Because BLACK CITIES MATTER. Displacement through Development and Gentrification is racial violence targeting Black people across this nation. Mayor Duggan, the City of Detroit, and greedy developers have their eye on Detroit and are working to push out Black and Brown families who have been the lifeline of this great city through thick and thin. Illegal Property Tax Foreclosures are being used to “clear out” working-class Black and Brown families in Detroit to make room for white gentrifiers. TELL MAYOR DUGGAN TO STOP EVICTING FAMILIES IN TAX FORECLOSURES From 2011 to 2015, the Wayne County treasurer foreclosed upon about 1 in 4 Detroit properties for nonpayment of property taxes. The Great Depression was the last time in American history that we experienced this record numbers of property tax foreclosures. According to the Michigan Constitution, no property should be assessed at more than 50% of its market value. But, between 2009-2015, the City of Detroit assessed 55% to 85% of its properties in violation of its state constitution. Since property taxes were based on these ridiculous and illegally inflated numbers, it is no surprise that residents weren't able to pay. As a result, over 100,000 working families have lost their homes, and many Detroit neighborhoods have been devastated. Black people in Detroit have been hit hardest of all by illegal property tax foreclosures. Tell Mayor Duggan to do right by Black Detroit families and communities of color who face homelessness without due process or justice in unscrupulous, illegal foreclosures.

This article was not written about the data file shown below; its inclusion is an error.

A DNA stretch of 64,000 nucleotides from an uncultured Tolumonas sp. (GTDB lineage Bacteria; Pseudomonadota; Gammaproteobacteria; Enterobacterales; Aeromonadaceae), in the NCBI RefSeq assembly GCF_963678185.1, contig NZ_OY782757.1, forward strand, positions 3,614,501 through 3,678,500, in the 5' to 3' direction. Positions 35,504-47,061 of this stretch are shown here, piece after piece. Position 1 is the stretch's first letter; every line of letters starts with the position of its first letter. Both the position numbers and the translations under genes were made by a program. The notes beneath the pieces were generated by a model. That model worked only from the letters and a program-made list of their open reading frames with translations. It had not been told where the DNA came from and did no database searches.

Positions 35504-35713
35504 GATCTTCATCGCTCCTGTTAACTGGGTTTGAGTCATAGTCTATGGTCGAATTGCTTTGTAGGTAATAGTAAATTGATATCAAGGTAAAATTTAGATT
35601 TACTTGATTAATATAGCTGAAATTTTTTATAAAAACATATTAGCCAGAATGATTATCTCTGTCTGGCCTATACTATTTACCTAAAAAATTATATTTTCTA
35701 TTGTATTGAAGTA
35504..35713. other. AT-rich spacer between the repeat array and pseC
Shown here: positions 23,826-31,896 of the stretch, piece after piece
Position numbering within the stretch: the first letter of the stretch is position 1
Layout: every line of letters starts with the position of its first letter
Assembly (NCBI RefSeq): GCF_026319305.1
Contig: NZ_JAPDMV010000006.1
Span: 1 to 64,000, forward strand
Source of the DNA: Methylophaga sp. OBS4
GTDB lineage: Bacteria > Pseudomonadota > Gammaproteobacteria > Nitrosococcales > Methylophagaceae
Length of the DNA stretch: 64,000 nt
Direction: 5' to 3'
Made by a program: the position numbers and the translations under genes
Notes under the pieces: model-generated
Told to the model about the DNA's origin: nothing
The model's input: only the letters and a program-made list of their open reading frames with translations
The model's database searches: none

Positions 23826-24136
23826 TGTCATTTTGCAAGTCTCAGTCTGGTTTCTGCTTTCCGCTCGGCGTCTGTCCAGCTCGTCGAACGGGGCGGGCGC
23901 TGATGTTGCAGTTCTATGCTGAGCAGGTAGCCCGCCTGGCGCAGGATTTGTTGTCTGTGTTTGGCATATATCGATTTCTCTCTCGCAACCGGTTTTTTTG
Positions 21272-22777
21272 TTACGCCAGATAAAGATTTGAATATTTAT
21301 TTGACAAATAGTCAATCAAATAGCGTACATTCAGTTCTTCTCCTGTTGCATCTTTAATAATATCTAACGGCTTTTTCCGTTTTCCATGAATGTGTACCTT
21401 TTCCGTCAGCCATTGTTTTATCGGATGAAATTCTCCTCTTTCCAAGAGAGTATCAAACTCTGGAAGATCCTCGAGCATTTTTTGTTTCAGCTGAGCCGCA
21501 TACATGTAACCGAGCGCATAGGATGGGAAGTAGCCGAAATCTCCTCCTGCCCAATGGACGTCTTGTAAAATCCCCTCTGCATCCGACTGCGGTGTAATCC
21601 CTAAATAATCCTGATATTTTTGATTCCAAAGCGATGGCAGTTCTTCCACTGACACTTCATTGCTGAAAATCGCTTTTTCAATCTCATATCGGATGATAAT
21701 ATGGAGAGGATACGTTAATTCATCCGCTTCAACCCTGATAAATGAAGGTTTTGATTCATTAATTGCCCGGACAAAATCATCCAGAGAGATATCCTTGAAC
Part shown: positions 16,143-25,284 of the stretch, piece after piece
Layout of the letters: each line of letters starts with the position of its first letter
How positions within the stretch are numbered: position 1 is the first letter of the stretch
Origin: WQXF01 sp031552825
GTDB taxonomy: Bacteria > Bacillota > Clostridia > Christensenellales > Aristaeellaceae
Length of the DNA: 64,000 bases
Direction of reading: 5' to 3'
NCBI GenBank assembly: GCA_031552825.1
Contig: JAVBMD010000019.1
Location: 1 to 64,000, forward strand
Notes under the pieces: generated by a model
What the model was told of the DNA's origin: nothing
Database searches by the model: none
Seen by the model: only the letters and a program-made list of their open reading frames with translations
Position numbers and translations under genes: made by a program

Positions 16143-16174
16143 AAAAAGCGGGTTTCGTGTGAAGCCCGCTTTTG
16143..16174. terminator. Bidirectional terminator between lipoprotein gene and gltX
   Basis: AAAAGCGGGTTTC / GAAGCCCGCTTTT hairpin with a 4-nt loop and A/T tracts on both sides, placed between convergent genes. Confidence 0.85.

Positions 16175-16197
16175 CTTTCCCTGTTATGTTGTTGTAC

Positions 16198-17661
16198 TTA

139 of 200 Signatures
    Created by Roslyn Ogburn
  • Affordable Housing for Miami Families Affected by Slumlords